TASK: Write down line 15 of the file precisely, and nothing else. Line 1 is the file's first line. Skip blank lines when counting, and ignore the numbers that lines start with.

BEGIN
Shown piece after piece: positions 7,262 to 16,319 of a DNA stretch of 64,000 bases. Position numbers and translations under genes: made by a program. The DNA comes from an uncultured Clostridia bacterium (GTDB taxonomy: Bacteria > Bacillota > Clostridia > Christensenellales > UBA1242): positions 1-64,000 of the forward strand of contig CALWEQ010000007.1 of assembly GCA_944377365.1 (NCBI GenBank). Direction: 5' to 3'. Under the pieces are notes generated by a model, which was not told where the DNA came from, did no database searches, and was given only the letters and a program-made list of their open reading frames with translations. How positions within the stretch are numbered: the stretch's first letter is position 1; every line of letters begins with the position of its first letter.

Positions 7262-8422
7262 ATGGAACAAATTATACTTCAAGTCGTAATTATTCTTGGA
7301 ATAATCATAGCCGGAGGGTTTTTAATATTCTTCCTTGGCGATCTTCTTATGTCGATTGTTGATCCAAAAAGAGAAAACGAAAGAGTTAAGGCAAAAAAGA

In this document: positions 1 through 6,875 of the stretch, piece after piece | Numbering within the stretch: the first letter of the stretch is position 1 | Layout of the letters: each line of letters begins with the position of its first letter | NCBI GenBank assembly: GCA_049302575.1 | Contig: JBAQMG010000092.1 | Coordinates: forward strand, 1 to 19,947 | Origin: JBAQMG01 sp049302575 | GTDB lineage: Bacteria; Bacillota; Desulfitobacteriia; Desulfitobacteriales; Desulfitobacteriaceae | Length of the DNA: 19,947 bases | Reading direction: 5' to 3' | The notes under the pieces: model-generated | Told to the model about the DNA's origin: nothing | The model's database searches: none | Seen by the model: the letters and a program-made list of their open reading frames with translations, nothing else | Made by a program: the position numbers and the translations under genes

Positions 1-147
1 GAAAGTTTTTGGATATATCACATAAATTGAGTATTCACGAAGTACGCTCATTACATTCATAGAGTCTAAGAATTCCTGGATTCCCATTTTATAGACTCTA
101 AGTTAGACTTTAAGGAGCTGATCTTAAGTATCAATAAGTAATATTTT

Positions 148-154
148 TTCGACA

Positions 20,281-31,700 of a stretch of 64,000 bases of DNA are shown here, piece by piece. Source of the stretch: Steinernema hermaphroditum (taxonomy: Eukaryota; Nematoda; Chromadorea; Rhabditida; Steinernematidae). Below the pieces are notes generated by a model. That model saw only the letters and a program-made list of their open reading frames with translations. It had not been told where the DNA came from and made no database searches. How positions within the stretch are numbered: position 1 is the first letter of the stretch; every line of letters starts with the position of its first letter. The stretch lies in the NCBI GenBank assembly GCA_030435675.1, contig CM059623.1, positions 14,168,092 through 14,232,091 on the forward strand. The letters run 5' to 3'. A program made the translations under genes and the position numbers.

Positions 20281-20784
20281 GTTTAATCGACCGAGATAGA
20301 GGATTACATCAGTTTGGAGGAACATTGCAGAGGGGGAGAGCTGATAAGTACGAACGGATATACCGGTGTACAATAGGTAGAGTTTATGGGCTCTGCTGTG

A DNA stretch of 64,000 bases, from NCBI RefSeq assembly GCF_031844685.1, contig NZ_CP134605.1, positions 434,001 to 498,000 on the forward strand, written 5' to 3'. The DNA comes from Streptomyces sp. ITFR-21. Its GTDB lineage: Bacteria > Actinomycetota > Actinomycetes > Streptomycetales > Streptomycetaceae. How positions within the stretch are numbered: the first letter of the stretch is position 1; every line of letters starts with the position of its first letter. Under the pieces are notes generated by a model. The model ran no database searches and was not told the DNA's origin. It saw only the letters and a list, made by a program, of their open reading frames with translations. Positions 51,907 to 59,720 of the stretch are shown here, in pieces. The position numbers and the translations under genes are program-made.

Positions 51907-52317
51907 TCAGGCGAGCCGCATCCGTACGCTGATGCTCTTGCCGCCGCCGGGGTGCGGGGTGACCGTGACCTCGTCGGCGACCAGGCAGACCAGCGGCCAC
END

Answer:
A DNA stretch of 64,000 bases, from NCBI RefSeq assembly GCF_031844685.1, contig NZ_CP134605.1, positions 434,001 to 498,000 on the forward strand, written 5' to 3'. The DNA comes from Streptomyces sp. ITFR-21. Its GTDB lineage: Bacteria > Actinomycetota > Actinomycetes > Streptomycetales > Streptomycetaceae. How positions within the stretch are numbered: the first letter of the stretch is position 1; every line of letters starts with the position of its first letter. Under the pieces are notes generated by a model. The model ran no database searches and was not told the DNA's origin. It saw only the letters and a list, made by a program, of their open reading frames with translations. Positions 51,907 to 59,720 of the stretch are shown here, in pieces. The position numbers and the translations under genes are program-made.